The Meso Trap
- “Initial Tails” and “Final Heads”
- 3 Ways To Make OH A Better Leaving Group
- A Simple Formula For 7 Important Aldehyde/Ketone Reactions
- Acids (Again!)
- Activating and Deactivating
- Actors In Every Acid Base Reaction
- Addition – Elimination
- Addition Pattern 1 – Carbocations
- Addition pattern 2 – 3 membered rings
- Addition Reactions
- Aldehydes And Ketones – Addition
- Alkene Pattern #3 – The “Concerted” Pathway
- Alkyl Rearrangements
- Alkynes – 3 Patterns
- Alkynes: Deprotonation and SN2
- Aromaticity: Lone Pairs
- Avoid These Resonance Mistakes
- Best Way To Form Amines
- Bulky Bases
- Carbocation Stability
- Carbocation Stability Revisited
- Carboxylic Acids are Acids
- Chair Flips
- Cis and Trans
- Conjugate Addition
- Curved Arrow Refresher
- Curved Arrows
- Determining Aromaticity
- Diels Alder Reaction – 1
- Dipoles: Polar vs. Covalent Bonding
- E2 Reactions
- Electronegativity Is Greed For Electrons
- Electrophilic Aromatic Substitution – Directing Groups
- Elimination Reactions
- Enantiocats and Diastereocats
- Epoxides – Basic and Acidic
- Evaluating Resonance Forms
- Figuring Out The Fischer
- Find That Which Is Hidden
- Formal Charge
- Frost Circles
- Gabriel Synthesis
- Hofmann Elimination
- How Acidity and Basicity Are Related
- How Are These Molecules Related?
- How Stereochemistry matters
- How To Stabilize Negative Charge
- How To Tell Enantiomers From Diastereomers
- Hybridization Shortcut
- Imines and Enamines
- Importance of Stereochemistry
- Intermolecular Forces
- Intro to Resonance
- Ketones on Acid
- Kinetic Thermodynamic
- Making Alcohols Into Good Leaving Groups
- Markovnikov’s rule
- Mechanisms Like Chords
- Mish Mashamine
- More On The E2
- Newman Projections
- Nucleophiles & Electrophiles
- Nucleophilic Aromatic Substitution
- Nucleophilic Aromatic Substitution 2
- Order of Operations!
- Oxidation And Reduction
- Oxidative Cleavage
- Pi Donation
- Pointers on Free Radical Reactions
- Protecting Groups
- Protecting Groups
- Proton Transfer
- Putting it together (1)
- Putting it together (2)
- Putting it together (3)
- Putting the Newman into ACTION
- Reaction Maps
- Recognizing Endo and Exo
- Redraw / Modify
- Robinson Annulation
- Robinson Annulation Mech
- Sigma and Pi Bonding
- SN1 vs SN2
- sn1/sn2 – Putting It Together
- sn1/sn2/e1/e2 – Exceptions
- sn1/sn2/e1/e2 – Nucleophile
- sn1/sn2/e1/e2 – Solvent
- sn1/sn2/e1/e2 – Substrate
- sn1/sn2/e1/e2 – Temperature
- Strong Acid Strong Base
- Strong And Weak Oxidants
- Strong and Weak Reductants
- Stronger Donor Wins
- Sugars (2)
- Synthesis (1) – “What’s Different?”
- Synthesis (2) – What Reactions?
- Synthesis (3) – Figuring Out The Order
- Synthesis Part 1
- Synthesis Study Buddy
- Synthesis: Walkthrough of A Sample Problem
- Synthesis: Working Backwards
- The 4 Actors In Every Acid-Base Reaction
- The Claisen Condensation
- The E1 Reaction
- The Inflection Point
- The Meso Trap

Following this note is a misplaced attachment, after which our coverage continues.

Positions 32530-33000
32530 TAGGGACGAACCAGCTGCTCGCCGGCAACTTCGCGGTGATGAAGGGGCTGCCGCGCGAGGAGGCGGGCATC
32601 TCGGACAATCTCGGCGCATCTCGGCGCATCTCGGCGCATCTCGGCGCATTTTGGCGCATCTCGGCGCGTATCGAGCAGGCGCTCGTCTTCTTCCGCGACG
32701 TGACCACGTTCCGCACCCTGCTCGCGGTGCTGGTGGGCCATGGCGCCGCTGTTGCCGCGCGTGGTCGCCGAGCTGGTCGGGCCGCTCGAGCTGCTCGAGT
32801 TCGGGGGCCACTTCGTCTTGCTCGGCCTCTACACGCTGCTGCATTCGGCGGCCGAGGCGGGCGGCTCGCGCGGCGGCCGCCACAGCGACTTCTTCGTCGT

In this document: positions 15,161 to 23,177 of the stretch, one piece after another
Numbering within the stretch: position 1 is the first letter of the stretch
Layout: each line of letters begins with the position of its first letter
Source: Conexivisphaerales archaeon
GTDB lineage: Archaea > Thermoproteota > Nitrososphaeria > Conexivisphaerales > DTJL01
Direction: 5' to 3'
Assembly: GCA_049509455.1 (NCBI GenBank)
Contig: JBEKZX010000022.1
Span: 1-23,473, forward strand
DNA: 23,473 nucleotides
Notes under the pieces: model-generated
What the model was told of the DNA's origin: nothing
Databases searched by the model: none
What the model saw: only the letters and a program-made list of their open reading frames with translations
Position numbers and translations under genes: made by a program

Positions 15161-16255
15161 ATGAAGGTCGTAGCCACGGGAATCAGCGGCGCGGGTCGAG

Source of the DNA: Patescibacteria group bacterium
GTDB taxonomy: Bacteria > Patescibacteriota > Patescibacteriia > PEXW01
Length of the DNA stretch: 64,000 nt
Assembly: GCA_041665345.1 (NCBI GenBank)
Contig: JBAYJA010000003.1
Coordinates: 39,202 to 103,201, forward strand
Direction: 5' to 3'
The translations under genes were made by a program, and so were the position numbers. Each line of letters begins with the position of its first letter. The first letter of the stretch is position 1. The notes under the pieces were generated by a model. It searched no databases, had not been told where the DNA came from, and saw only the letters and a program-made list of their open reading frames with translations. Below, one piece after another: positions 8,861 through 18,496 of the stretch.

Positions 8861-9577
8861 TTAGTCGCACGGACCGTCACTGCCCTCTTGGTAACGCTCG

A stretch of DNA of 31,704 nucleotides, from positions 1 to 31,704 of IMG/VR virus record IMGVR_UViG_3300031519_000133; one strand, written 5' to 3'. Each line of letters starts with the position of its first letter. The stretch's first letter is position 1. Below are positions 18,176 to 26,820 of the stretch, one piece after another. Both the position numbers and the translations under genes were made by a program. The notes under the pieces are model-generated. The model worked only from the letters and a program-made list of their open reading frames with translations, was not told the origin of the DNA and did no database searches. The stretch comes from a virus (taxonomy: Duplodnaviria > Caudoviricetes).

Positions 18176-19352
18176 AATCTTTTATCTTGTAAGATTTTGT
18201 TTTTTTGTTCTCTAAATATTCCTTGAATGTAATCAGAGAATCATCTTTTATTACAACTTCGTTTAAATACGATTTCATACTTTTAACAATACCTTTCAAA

- The Michael Reaction
- The Nucleophile Adds Twice (to the ester)
- The One-Sentence Summary Of Chemistry
- The Second Most Important Carbonyl Mechanism
- The Single Swap Rule
- The SN1 Reaction
- The SN2 Reaction
- The Wittig Reaction
- Three Exam Tips
- Tips On Building Molecular Orbitals
- Top 10 Skills
- Try The Acid-Base Reaction First
- Two Key Reactions of Enolates
- What makes a good leaving group?
- What Makes A Good Nucleophile?
- What to expect in Org 2
- Work Backwards
- Zaitsev’s Rule
I’ve said that enantiomers always have the same names, but opposite R,S designations. This is true.
But there’s one little wrinkle to this that’s important to know.
It is possible for a molecule to have chiral centers, but be achiral overall due to a plane of symmetry.
These types of molecules are called meso compounds.
Why might they be achiral? Because the molecules have mirror planes! This means that the mirror images of these compounds will be superimposable, and thus not enantiomers.
Remember: in chemistry, two molecules that are superimposable mirror images are the same molecule.
You’ll often see questions like this on midterms: two compounds that look like they are enantiomers. Beware!
If you state that these two molecules are enantiomers, you’ve fallen into the Meso Trap. These molecules are actually the same molecule, drawn in two different ways. It’s a meso compound.
Sometimes it’s immediately apparent that a molecule has a mirror plane, like in the example above. But other times, the molecules might be drawn in ways that make it harder to see.
In these cases, there are two ways to spot meso compounds: the easy way, and the hard way.
The hard way is trying to do the bond rotations to make the molecule look like it has a mirror plane. This takes skill – and time, which might be lacking if you’re in an exam situation.
The easier way is to learn to do R/S naming quickly. Then, make note of the following:
- Since the stereocenters of meso compounds are always mirror images of each other, their R/S designations are always opposite, like (R,S) or (S,R). Meso compounds are never (R,R) or (S,S).
- If you encounter a molecule with opposite R/S configurations, double-check the structure. Are the atoms that comprise each stereocenter the same? Does the molecule appear to have a line of symmetry, where the “left half” is equal to the “right half” ? If so, you’re looking at a meso compound.
This will help you avoid falling into the trap. Here are some more examples of meso compounds.
Thanks for reading! James
P.S. Further reading: The Meso Trap
P.P.S. This is the one exception I was talking about in the last post. Meso compounds have opposite R,S designations,